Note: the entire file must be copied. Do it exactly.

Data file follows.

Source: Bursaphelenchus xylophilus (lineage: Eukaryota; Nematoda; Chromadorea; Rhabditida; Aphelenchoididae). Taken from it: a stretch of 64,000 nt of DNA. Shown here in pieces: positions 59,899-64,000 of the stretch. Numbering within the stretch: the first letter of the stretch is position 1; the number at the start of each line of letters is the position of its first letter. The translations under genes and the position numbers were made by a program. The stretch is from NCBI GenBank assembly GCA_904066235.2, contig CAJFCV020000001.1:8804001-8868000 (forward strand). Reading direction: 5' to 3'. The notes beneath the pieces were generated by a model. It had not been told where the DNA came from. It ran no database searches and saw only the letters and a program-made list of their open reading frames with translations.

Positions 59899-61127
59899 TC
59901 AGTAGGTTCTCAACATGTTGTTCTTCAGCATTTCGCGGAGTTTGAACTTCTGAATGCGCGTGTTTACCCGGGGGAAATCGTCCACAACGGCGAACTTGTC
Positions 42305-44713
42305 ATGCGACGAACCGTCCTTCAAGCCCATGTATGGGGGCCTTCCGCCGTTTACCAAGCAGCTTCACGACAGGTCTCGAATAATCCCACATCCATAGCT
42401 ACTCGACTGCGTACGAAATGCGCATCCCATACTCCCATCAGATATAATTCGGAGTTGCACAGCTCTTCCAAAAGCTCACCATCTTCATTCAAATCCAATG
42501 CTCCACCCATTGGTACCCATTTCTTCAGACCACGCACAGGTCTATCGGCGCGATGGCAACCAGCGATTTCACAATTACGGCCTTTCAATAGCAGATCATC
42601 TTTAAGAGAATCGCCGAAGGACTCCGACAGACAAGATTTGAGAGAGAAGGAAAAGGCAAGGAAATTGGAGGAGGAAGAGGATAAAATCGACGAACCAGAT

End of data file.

Source: Bursaphelenchus xylophilus (lineage: Eukaryota; Nematoda; Chromadorea; Rhabditida; Aphelenchoididae). Taken from it: a stretch of 64,000 nt of DNA. Shown here in pieces: positions 59,899-64,000 of the stretch. Numbering within the stretch: the first letter of the stretch is position 1; the number at the start of each line of letters is the position of its first letter. The translations under genes and the position numbers were made by a program. The stretch is from NCBI GenBank assembly GCA_904066235.2, contig CAJFCV020000001.1:8804001-8868000 (forward strand). Reading direction: 5' to 3'. The notes beneath the pieces were generated by a model. It had not been told where the DNA came from. It ran no database searches and saw only the letters and a program-made list of their open reading frames with translations.

Positions 59899-61127
59899 TC
59901 AGTAGGTTCTCAACATGTTGTTCTTCAGCATTTCGCGGAGTTTGAACTTCTGAATGCGCGTGTTTACCCGGGGGAAATCGTCCACAACGGCGAACTTGTC
Positions 42305-44713
42305 ATGCGACGAACCGTCCTTCAAGCCCATGTATGGGGGCCTTCCGCCGTTTACCAAGCAGCTTCACGACAGGTCTCGAATAATCCCACATCCATAGCT
42401 ACTCGACTGCGTACGAAATGCGCATCCCATACTCCCATCAGATATAATTCGGAGTTGCACAGCTCTTCCAAAAGCTCACCATCTTCATTCAAATCCAATG
42501 CTCCACCCATTGGTACCCATTTCTTCAGACCACGCACAGGTCTATCGGCGCGATGGCAACCAGCGATTTCACAATTACGGCCTTTCAATAGCAGATCATC
42601 TTTAAGAGAATCGCCGAAGGACTCCGACAGACAAGATTTGAGAGAGAAGGAAAAGGCAAGGAAATTGGAGGAGGAAGAGGATAAAATCGACGAACCAGAT